Mullins v. Andrus, No. 77-1086

CourtUnited States Courts of Appeals. United States Court of Appeals (District of Columbia)
Writing for the CourtBefore ROBINSON and ROBB, Circuit Judges, and DAVIS; SPOTTSWOOD W. ROBINSON, III; ROBB
Citation214 U.S.App.D.C. 171,664 F.2d 297
Parties, 1981 O.S.H.D. (CCH) P 25,112 Howard MULLINS and United Mine Workers of America, Petitioners, v. Cecil D. ANDRUS, Secretary of the Interior, Respondent, Consolidation Coal Co., Intervenor.
Docket NumberNo. 77-1086
Decision Date31 December 1980

Page 297

664 F.2d 297
214 U.S.App.D.C. 171, 1981 O.S.H.D. (CCH) P 25,112
Howard MULLINS and United Mine Workers of America, Petitioners,
v.
Cecil D. ANDRUS, Secretary of the Interior, Respondent,
Consolidation Coal Co., Intervenor.
No. 77-1086.
United States Court of Appeals,
District of Columbia Circuit.
Argued Sept. 21, 1979.
Decided Dec. 31, 1980.

Page 298

Steven B. Jacobson, Washington, D. C., with whom Charles Griffin Cale, Washington, D. C., was on the brief, for petitioners. Harrison Combs, Washington, D. C., also entered an appearance for petitioner United Mine Workers.

Michael Kimmel, Atty., Dept. of Justice, Washington, D. C., with whom Barbara Allen Babcock, Asst. Atty. Gen., at the time the brief was filed, Washington, D. C., Leonard Schaitman and William Kanter, Attys., Dept. of Justice, Washington, D. C., were on the brief, for respondent.

Timothy M. Biddle and John I. Stewart, Jr., Washington, D. C., were on the brief for intervenor.

Before ROBINSON and ROBB, Circuit Judges, and DAVIS, Judge, United States Court of Claims. *

Opinion for the Court filed by Circuit Judge SPOTTSWOOD W. ROBINSON, III.

Concurring Opinion filed by Circuit Judge ROBB.

SPOTTSWOOD W. ROBINSON, III, Circuit Judge:

The Federal Coal Mine Health and Safety Act of 1969 1 conferred upon every miner contracting pneumoconiosis-black lung disease 2-the right to transfer from his existing position to another in a less dusty area of the mine for as long as necessary to arrest development of the disease. 3 To encourage afflicted miners to do so, the Act featured a pay-maintenance provision entitling a transferring miner to "receive compensation for (his post-transfer) work at not less than the regular rate of pay received by him immediately prior to his transfer." 4 The problem centrally posed in this case is the meaning to be ascribed to "regular rate of pay" in the instance of a miner who was recompensed at different rates for different types of work done during varying periods before transfer.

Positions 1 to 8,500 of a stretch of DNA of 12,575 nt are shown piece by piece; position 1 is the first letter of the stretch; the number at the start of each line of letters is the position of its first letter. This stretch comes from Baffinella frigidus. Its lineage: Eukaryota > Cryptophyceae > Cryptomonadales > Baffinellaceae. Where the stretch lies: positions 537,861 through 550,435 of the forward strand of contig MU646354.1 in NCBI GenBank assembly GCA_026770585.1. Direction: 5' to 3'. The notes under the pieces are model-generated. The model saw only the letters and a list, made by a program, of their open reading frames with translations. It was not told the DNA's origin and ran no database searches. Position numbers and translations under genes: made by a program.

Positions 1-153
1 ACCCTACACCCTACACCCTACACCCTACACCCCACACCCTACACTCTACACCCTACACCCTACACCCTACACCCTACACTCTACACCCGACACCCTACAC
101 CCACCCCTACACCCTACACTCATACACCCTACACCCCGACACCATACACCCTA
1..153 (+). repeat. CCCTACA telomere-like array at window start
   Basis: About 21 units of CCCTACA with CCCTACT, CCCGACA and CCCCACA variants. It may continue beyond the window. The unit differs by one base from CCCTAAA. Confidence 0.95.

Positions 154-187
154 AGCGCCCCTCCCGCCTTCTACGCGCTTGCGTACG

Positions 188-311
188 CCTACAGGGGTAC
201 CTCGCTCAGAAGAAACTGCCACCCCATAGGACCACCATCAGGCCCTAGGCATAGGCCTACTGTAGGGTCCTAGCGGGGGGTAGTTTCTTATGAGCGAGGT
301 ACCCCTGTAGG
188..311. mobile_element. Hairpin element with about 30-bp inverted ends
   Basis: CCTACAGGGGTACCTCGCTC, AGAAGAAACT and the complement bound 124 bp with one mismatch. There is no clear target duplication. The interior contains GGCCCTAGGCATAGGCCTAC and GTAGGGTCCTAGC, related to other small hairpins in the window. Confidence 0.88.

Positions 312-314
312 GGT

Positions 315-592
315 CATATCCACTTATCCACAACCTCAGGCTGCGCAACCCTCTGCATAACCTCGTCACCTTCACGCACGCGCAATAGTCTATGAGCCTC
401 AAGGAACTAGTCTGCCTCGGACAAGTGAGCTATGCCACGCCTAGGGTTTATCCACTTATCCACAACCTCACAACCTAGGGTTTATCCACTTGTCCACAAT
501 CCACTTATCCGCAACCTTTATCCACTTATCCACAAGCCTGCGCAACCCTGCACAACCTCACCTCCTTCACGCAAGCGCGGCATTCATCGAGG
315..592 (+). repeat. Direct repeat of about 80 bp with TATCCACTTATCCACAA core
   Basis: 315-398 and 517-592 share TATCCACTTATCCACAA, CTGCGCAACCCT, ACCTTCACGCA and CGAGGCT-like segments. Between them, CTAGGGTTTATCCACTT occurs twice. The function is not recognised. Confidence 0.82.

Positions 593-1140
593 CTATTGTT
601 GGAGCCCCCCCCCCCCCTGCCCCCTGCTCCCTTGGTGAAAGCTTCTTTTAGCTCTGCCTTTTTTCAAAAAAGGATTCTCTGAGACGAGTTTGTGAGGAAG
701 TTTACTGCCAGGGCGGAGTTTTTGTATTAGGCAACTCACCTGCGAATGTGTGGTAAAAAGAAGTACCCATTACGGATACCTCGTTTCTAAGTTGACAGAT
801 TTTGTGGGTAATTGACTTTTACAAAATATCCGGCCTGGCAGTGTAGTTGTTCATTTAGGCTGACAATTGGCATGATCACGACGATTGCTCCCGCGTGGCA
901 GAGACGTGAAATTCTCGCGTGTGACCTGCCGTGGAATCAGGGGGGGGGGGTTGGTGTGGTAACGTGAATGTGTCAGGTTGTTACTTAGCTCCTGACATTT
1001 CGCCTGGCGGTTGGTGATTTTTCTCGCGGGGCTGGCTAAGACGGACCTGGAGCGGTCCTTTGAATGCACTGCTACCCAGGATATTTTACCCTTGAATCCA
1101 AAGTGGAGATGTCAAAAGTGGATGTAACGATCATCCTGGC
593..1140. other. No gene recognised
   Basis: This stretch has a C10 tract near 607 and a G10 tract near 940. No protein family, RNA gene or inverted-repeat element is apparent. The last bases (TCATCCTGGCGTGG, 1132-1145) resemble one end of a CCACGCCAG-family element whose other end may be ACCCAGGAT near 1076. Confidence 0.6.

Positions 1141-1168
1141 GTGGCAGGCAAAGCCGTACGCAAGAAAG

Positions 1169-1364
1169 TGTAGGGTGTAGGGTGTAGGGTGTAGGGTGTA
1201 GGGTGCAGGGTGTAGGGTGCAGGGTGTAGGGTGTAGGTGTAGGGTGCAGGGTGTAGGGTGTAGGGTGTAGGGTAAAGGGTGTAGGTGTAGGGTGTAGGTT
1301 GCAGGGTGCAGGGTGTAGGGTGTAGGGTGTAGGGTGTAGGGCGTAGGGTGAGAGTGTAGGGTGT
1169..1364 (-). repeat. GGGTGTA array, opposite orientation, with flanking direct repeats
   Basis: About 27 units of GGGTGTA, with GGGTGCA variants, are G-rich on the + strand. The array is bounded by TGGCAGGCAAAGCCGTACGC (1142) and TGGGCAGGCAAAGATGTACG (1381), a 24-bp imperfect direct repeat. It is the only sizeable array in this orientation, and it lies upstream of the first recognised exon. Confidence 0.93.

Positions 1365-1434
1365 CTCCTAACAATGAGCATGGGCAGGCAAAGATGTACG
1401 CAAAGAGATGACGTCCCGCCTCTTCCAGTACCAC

The Interior Board of Mine Operations Appeals held that the statutory phrase refers to the miner's classification rate-the rate due the miner by reason of his job

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classification under the current wage agreement-notwithstanding frequent temporary assignments in a higher-paying position, when the miner did not endeavor to secure that position on a permanent basis. 5 We conclude that "the regular rate of pay" is the dollar rate-the rate at which the miner was actually remunerated for the work he did-irrespective of his job classification. 6 Accordingly, we reverse the order under review and remand the case for appropriate disposition.
I

The salient facts were stipulated by the parties. 7 On January 25, 1971, petitioner Mullins was hired by Pocahontas Fuel Company for work as a miner in its Kepler Mine in Horsepen, Virginia. 8 Three years later, Pocahontas closed the Kepler Mine but offered its complement of miners employment in other company mines with job openings. 9 Mullins availed himself of this opportunity at the company's Maitland Mine in McDowell County, West Virginia. 10

At the time of the Kepler Mine closure, Mullins was classified as a roof bolter under the collective bargaining agreement in effect. 11 When Mullins arrived at the Maitland Mine, however, he was informed that all roof-bolter positions were filled. 12 Mullins then signed on at less pay as a "general inside laborer" 13 and began work on January 9, 1974. 14

Mullins retained his job classification as a general inside laborer throughout the events leading to this litigation, 15 but the company often gave him temporary assignments as a roof bolter. Between January 9 and June 17, 1974-the date that was to assume considerable importance-Mullins worked 496 hours as a roof bolter and 208 hours as a general inside laborer. 16 Though categorized continually as a general inside laborer, Mullins was compensated at the higher wage-rate of a roof bolter whenever he worked as such. 17

On May 10, 1974, the company was formally notified that Mullins, by then a victim of pneumoconiosis, had decided to exercise his statutory right to transfer from his post at the face of the mine to another in a location more conducive to his health. 18 On June 17, the move was effected, 19 and shortly afterwards the present controversy arose. Although Mullins had worked and been paid as a roof bolter during more than seventy percent of the five months preceding his transfer, 20 he was relegated to the reduced wage-rate of a general inside laborer after